Anesa Miller

Drawer No More!

What does the image of a drawer bring to mind? A disarray of socks and underwear with no connection to literature or new technologies? True, but before computers became the storage unit of choice for years’ worth of old text files, a drawer jammed with manuscripts represented a serious backlog of unpublished material.

In Russian (one of my former professions), there was a saying in the days of universal censorship: “This one’s for the drawer.” Or, “He writes strictly for the drawer”—i.e., with no hope of publication. Even in the era of samizdat, a practice of illegal home-based publishing, writing for the drawer meant that an author was brave enough to put unflattering ideas about the Soviet system down on paper. Sadly, his or her readership remained limited to a circle of trusted friends.

In an American context, where being ignored is far more likely than being censored, writing “for the drawer” suggests the author has lost the will to keep seeking the golden fleece of publication. Given up on sharing his or her work with anyone, anywhere. In my case, some 2000 rejection slips from magazines and agents all over America (plus a few in other countries) accumulated in my desk drawers before I called it quits.

My skin was thick as a rhino’s. Several times I did savor the thrill of seeing my stories and poems in print. But there was little satisfaction to be had. No one ever said, “I saw your piece in the Texas Review—that’s great!” Never a “Like” or a +1 in those days. Even the editors who accepted my work rarely doled out compliments; with one or two exceptions, it was all form letters. And the lag time between acceptance, publication, and anyone actually reading the magazine was measured in light years. Not conducive to building a sense of connection, much less community.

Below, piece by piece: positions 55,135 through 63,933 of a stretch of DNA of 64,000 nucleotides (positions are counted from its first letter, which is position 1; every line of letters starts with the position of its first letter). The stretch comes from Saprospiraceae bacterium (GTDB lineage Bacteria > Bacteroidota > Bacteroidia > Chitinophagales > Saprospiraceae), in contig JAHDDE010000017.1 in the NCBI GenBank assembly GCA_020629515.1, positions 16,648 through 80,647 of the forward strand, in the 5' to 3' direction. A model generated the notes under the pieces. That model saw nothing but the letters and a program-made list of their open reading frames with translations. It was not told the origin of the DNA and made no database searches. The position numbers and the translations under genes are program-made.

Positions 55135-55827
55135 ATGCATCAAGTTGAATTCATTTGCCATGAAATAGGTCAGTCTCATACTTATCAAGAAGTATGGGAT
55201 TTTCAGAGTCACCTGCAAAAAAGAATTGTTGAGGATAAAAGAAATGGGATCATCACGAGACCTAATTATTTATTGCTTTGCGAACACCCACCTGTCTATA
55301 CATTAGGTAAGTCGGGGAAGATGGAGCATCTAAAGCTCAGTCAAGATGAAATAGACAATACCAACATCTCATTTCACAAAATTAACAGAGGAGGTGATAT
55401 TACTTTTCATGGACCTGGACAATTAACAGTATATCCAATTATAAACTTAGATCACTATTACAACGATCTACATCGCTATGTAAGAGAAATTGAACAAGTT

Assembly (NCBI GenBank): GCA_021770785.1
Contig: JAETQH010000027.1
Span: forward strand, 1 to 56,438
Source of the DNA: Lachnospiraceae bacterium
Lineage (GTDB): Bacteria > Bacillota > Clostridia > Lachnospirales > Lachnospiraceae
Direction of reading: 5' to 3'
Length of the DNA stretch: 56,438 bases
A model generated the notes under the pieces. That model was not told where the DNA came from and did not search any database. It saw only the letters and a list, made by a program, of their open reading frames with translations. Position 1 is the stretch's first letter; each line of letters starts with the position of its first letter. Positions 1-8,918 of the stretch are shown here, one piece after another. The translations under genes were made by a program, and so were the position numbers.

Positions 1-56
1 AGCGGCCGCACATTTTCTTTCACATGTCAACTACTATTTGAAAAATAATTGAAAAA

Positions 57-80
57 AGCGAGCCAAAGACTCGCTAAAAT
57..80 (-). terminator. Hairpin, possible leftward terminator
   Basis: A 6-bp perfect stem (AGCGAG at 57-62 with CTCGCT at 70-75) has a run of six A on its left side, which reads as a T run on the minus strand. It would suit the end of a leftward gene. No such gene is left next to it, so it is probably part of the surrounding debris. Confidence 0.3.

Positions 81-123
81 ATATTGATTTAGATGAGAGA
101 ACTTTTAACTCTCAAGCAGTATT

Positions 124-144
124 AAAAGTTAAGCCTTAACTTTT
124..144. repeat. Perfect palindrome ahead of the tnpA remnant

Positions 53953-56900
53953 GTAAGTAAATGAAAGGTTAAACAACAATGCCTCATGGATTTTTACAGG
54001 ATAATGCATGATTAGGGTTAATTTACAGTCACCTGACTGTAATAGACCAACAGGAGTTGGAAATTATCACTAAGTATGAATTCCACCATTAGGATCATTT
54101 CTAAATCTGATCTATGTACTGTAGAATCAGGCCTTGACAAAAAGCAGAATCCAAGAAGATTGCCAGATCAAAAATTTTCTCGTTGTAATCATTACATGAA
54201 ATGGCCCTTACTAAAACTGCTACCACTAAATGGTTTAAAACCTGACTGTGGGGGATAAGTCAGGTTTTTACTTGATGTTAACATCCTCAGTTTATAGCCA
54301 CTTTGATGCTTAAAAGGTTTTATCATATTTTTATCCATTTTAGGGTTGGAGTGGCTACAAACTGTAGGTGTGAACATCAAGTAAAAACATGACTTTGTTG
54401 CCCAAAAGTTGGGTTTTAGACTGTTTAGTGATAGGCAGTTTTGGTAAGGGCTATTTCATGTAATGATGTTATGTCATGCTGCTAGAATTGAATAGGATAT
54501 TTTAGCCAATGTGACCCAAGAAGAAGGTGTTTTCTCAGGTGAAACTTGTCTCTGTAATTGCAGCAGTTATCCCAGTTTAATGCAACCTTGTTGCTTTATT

(I can hear high-minded protesters defending the volunteer editors who devote themselves to literary publications. Certainly, they work hard and face many challenges. Now that I’ve sworn off submitting, I give sincere thanks and praise for the lovely journals they produce. But the disaffected writer finds it hard to keep the editor’s perspective in mind.)

Moreover, I was paying two-way postage for all those rejection slips, not to mention envelopes, cover letters, and manuscripts, at least a dozen of which got pulped for every acceptance. Sure, I bought supplies with recycled content, but even so, my non-profit writing career came to feel like a deforestation project with a steep price tag. No longer a sacred vocation, creativity devolved into my own private vanity press—and still no book to show for it! I reached a point where the thought of sending out one more submission made my stomach queasy.

Tell me what you think: Should artists overcome the desire for an audience and just be satisfied with the creative process? And if so, how? How can we do that?

Electronic magazines make publication simpler and speedier than in the old world of print. But is this a mixed blessing for literary journals? There are more submissions than ever, but it’s still a tough job choosing “the best.” And how about prestige—have online journals caught up?

Please feel free to comment on these and other matters.

12 thoughts on “Drawer No More!”

  1. The urge to create is, in some ways, its own reward, but few can resist the parallel urge to communicate — to “Yawp”! The internet helps, but this really only touches a handful. In most cases, it’s a handful that, in the pre-internet days, would not likely have seen my/your efforts, so the internet is a net gain.